Today’s Doodle honours Russian artist Arkhip Kuindzhi, who is 180 today. Kuinzhi invented an unique painting technique that portrayed the natural world like never before by combining developing findings in physics and chemistry with present Impressionism and Romanticism styles.
Arkhip Kuindzhi was born in Mariupol in January 1842, but spent his childhood in Taganrog. (Archippos, from (archos) “master” and (hippos) “horse”: “master of horses”; see. Colossians 4:17;) His Christian name is a Russian version of the Greek, o, (Archippos, from (archos) “master” and (hippos) “horse”: “master of horses”; cf. His surname was derived from his grandfather’s occupational nickname, quyumc, which means “goldsmith” in Crimean Tatar. His father, Ivan Khristoforovich Kuindzhi, was a Pontic Greek shoemaker, and he grew up in a destitute home (sometimes spelt Emendzhi).
Arkhip was six years old when his parents died, and he was forced to work at a church worksite, graze domestic animals, and work at the corn merchant’s shop to support himself. He got the basics of an education from a Greek family friend who was also a teacher, and then he went to the local school.
Kuindzhi went to Feodosia to study art under Ivan Aivazovsky when he was 13–14 years old, but he was only interested in mixing paints and instead studied with Adolf Fessler, Aivazovsky’s student. “Although Kuindzhi cannot be called a student of Aivazovsky, the latter had without doubt some influence on him in the first period of his activity; from whom he borrowed much in the manner of painting,” according to a 1903 encyclopaedia article. “The elemental sense of light and form associated with Aivazovsky’s sunsets, storms, and surging oceans permanently influenced the young Kuindzhi,” wrote English art historian John E.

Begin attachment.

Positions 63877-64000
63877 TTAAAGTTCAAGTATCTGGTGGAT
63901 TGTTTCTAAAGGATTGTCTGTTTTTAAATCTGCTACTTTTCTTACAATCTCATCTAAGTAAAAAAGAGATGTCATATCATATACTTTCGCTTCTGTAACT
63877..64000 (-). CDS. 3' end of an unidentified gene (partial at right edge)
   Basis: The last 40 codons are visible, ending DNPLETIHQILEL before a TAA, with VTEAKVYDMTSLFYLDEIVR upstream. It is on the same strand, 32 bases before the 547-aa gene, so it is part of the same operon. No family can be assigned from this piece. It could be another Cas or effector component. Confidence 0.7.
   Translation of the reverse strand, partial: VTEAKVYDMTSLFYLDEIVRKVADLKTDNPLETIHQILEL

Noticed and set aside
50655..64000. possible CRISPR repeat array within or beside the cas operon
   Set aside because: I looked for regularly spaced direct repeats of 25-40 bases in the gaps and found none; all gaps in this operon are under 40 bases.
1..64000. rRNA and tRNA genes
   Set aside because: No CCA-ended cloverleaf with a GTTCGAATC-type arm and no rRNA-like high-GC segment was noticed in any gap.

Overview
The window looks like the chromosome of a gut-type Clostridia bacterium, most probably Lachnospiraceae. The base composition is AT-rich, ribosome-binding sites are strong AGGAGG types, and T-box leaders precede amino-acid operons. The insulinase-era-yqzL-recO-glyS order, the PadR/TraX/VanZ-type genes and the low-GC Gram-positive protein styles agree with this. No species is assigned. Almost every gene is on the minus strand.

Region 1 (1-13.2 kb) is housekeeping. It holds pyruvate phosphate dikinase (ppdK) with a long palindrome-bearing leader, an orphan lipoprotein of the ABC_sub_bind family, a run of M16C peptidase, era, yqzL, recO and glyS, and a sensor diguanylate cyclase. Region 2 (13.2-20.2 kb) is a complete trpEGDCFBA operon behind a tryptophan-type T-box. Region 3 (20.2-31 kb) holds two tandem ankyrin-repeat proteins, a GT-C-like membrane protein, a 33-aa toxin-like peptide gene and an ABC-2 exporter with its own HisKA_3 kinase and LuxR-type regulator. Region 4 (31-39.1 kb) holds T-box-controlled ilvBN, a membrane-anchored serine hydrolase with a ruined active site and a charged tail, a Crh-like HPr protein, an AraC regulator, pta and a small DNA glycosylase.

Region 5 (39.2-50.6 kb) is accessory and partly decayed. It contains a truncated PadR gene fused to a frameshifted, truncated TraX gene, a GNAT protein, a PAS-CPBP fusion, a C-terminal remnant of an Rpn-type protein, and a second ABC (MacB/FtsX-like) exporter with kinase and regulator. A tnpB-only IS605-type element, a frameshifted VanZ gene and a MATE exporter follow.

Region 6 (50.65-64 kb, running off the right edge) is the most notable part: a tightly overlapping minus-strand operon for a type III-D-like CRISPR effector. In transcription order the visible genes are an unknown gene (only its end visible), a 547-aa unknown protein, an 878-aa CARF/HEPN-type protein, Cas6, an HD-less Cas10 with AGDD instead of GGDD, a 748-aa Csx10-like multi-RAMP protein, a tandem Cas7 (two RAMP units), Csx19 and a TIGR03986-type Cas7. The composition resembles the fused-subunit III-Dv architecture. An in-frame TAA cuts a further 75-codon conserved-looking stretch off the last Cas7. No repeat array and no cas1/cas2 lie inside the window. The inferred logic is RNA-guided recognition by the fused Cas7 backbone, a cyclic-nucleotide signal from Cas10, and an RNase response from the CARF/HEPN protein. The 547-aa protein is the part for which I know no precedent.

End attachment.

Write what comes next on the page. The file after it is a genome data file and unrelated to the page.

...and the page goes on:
Arkhip Kuindzhi worked as a photoshopper in Simeon Isakovich’s Taganrog photography studio for five years, from 1860 to 1865. He tried, but failed, to create his own photographic studio. Kuindzhi then flew from Taganrog to Saint Petersburg.
He primarily studied painting on his own and at the St. Petersburg Academy of Arts (from 1868; a full member since 1893). He was a co-founder of the Society for Traveling Art Exhibitions (Peredvizhniki), a group of Russian Empire realist artists who founded an artists’ cooperative in protest against academic limitations in 1870, which grew into the Society for Traveling Art Exhibitions (Peredvizhniki).
Kuindzhi became recognised for painting enormous, empty views of contemporary Russia, such as the seascape painting “Red Sunset on the Dnieper, 1905-8,” which is still his most well-known work. Many of his paintings are now on display in his former living quarters in St. Petersburg, which have been renamed The Arkhip Kuindzhi Apartment Museum.
Here’s to Arkhip Kuindzhi, a painter who shed new light on modern art.
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